Is The Reinheitsgebot A World Treasure?
A few eyebrows were raised on the news that the German Brewers Union have submitted a bid to have the Bavarian purity law designated a UNESCO world cultural treasure. Probably because when one thinks of UNESCO and heritage, images such as Stonehenge tend to come to mind. However, UNESCO expanded its remit in 2008 to include things such as customs and traditions. And this is where the purity law, the so-called Reinheitsgebot, comes in.
According to the statue, first enacted in 1516, only water, barley and hops are to be used in brewing. The president of the Brewers Union, Hans-Georg Eils, said: “It is thanks to the beer purity law that Germany, up until today, is unchallenged as a beer nation. It guarantees purity, quality and salubriousness.” Of course this is nonsense as the purity law actually allows for (perhaps understandably) yeast as well as things such as wheat malt, cane sugar and no longer allows the use of unmalted barley.
The measure probably had more to do with controlling what the peasants did with their malted grains than with any concerns about beer quality. And it certainly doesn’t work as a modern quality control. But this hasn’t of course stopped the Reinheitsgebot being marketed for all its worth; and the Brewers Union bid has backing from experts at the University of Bayreuth and the Technical University in Munich.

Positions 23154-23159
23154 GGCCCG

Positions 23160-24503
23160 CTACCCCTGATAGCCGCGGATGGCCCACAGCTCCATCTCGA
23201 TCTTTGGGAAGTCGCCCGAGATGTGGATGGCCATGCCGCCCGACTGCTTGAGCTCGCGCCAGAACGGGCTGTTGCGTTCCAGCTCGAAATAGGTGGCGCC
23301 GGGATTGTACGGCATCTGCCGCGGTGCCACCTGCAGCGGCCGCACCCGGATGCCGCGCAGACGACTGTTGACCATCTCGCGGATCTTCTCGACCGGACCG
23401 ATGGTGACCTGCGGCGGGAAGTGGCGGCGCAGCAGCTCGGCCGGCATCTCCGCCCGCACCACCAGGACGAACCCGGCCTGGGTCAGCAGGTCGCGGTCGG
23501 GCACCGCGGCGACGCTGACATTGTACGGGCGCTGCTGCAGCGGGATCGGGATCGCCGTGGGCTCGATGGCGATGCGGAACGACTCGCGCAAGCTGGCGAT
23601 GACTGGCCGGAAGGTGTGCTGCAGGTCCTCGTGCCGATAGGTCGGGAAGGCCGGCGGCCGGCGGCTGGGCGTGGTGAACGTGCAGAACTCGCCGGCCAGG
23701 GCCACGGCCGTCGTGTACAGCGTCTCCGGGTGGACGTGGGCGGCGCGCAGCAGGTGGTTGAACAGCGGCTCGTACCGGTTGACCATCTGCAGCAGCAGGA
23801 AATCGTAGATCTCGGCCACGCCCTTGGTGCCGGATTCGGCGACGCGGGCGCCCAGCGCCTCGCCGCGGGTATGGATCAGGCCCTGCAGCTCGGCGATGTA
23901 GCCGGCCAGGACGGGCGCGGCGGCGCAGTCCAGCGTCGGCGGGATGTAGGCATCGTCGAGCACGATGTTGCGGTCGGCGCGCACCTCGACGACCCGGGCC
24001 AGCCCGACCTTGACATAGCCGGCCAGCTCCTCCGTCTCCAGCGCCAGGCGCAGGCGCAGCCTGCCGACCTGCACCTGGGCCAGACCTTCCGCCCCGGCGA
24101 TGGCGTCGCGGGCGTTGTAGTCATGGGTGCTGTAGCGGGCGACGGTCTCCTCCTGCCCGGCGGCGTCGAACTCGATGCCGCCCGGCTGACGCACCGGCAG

With each bid taking up to two years, the hope is that the award will be in place in time for the 500th anniversary of the law’s creation. This not might be plain sailing, though; as a bid in 2011 was rejected and other German states are also bidding. North Rhine-Westphalia’s applications, for example, were Beethoven, who was born in Bonn, and traditional shooting clubs (Schutzverein).
If the bid is accepted, then the Reinheitsgebot will join an exclusive club containing such luminaries as the Argentine tango, the French gastronomic meal and, erm, Turkey’s Kirkpinar oil-wrestling festival.